In the same way that Michael Moore's movies are worth watching, despite his often ridiculous tactics, unabashed spin, and thinly veiled agenda, so too is this film. In the end, beyond the spin, there is good information to be had, new information, blatantly obvious, commonsensical information. That is the stuff that scares me. Are there global conspiracies to form one totalitarian world government? Probably not. But what about the little things that we let slide under the guise of governmental bureaucracy.
Why aren't we asking questions?
Why do we accept "no comment" as a legitimate answer from our elected representatives?
Where has our anger gone?
Was Rosie O'Donnell right all along?
Granted,I must admit, my mind does lend itself well to conspiracy theorizing. . .I mean implant one little seed of doubt (like the aforementioned movie) and all I need do is look around to find support for its claims. Evidence is suddenly all around us. And, scarily, my mind begins to weave all of it together. Like perhaps this is the unifying theory to explain all of the conspiracy theories that have become so common as to be practically urban legend. Now I consider myself to be somewhat intelligent, logical and rational, and even I can't seem to dismiss some of these claims.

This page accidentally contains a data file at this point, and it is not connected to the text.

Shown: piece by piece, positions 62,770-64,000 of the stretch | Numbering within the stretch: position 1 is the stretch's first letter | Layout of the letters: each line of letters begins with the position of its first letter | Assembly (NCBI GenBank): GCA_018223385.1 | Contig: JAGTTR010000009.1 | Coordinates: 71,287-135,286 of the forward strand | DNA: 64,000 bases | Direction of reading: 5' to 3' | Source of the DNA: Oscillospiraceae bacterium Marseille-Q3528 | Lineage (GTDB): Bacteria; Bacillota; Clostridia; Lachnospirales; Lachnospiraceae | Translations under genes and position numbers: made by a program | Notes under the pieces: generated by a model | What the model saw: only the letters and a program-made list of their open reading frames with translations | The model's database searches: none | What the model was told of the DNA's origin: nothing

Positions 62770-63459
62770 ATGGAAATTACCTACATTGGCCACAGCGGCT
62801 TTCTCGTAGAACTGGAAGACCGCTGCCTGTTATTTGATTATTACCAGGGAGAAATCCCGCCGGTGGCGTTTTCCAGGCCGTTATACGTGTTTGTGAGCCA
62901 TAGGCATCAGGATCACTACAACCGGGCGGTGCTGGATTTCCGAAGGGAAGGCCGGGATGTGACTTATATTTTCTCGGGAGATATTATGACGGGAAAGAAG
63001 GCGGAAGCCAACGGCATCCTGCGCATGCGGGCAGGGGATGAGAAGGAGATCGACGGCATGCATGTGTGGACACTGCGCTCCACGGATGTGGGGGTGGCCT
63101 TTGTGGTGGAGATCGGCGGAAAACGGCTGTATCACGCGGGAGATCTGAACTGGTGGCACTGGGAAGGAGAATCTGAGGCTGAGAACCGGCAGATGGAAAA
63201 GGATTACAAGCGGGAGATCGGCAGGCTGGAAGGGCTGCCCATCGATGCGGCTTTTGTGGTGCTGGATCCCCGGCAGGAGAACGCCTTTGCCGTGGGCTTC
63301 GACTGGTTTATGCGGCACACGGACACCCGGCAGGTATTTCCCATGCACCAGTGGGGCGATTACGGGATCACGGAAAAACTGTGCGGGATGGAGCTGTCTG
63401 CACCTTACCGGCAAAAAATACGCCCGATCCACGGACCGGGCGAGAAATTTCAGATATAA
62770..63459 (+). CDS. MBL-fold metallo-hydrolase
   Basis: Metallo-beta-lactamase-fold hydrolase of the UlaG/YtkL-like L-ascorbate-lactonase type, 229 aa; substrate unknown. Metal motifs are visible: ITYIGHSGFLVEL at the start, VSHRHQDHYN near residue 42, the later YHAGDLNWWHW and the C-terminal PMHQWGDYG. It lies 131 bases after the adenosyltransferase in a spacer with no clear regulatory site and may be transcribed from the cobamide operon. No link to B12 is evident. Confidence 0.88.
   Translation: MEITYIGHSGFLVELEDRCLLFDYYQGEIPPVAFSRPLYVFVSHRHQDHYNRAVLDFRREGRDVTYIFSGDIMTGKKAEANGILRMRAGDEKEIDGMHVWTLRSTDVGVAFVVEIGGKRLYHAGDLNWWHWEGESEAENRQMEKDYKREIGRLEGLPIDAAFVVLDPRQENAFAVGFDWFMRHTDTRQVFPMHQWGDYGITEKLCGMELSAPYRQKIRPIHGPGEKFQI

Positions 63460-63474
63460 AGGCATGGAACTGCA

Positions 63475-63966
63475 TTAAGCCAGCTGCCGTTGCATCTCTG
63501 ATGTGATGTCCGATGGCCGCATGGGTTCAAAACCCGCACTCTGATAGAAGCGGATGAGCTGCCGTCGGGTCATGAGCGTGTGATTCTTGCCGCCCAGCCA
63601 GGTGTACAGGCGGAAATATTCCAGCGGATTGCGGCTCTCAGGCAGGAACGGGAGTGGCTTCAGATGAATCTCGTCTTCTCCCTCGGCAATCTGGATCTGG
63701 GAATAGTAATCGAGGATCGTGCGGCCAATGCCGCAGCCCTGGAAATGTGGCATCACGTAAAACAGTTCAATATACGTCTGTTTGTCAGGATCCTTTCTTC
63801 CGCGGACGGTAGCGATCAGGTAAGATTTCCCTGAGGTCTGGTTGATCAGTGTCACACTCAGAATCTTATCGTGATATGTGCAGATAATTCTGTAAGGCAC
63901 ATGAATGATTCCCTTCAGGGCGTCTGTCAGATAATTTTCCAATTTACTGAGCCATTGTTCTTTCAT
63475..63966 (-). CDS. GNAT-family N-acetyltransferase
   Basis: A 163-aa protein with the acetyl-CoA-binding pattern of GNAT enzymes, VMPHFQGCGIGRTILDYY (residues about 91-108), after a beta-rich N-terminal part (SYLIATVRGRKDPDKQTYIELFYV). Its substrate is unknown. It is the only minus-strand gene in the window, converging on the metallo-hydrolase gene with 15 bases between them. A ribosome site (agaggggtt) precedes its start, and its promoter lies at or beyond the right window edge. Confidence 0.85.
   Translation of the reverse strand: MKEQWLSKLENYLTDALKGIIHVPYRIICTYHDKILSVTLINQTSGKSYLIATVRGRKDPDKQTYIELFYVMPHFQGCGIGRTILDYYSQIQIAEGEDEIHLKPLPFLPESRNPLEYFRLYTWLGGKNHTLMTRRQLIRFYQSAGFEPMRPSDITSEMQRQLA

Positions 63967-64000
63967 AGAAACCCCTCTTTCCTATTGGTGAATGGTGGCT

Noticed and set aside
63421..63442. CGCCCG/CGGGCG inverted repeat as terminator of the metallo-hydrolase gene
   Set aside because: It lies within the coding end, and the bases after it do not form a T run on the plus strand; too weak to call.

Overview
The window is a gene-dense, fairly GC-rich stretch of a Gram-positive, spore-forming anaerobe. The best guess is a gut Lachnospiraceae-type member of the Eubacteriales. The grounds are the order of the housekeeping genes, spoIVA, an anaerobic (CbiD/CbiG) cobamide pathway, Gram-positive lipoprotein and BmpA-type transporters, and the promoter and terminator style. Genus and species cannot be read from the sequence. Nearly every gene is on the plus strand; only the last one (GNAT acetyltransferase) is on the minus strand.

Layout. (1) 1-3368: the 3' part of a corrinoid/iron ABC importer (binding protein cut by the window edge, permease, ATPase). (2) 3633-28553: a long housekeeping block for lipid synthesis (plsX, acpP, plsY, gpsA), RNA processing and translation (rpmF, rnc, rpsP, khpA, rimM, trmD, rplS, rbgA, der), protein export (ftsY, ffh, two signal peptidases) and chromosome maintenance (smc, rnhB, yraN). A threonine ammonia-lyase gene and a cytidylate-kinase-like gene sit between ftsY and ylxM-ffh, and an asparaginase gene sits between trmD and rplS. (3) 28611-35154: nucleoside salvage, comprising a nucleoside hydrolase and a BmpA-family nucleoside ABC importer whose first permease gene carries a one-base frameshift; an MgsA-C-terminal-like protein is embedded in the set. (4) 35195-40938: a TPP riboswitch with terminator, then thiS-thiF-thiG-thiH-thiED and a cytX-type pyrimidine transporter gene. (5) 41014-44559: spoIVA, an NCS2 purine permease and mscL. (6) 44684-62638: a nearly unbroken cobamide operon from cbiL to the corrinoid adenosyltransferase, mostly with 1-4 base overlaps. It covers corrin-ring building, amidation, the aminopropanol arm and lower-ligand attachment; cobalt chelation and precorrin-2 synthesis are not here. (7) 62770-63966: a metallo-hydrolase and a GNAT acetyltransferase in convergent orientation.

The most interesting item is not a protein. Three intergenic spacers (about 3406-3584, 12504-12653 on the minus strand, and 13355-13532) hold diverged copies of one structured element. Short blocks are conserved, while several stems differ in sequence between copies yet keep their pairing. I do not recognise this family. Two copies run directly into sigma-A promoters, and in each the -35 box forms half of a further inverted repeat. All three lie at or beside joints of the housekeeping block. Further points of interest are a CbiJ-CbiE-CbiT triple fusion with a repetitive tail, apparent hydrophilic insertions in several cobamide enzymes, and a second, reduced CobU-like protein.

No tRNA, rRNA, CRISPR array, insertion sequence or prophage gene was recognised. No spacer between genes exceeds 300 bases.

I guess it is the possibility of their accuracy that haunts me.
If a plane didn't crash into the pentagon, what did? And do you know that one did? Really?
Why did tower seven collapse without being struck by a plane?
Can jet fuel really vaporize thousands of feet of steal and concrete? Turning three buildings into nothing more than six inches of dust spread round the city?
My fear is not in the answers to the questions. My fear is in our not even thinking to ask them.
I must go. I can only think about these things in moderation, for fear of being consumed by them, winding up rocking in the corner, my head wrapped in aluminum foil to keep the government from reading my thoughts.
Is ignorance bliss? Really?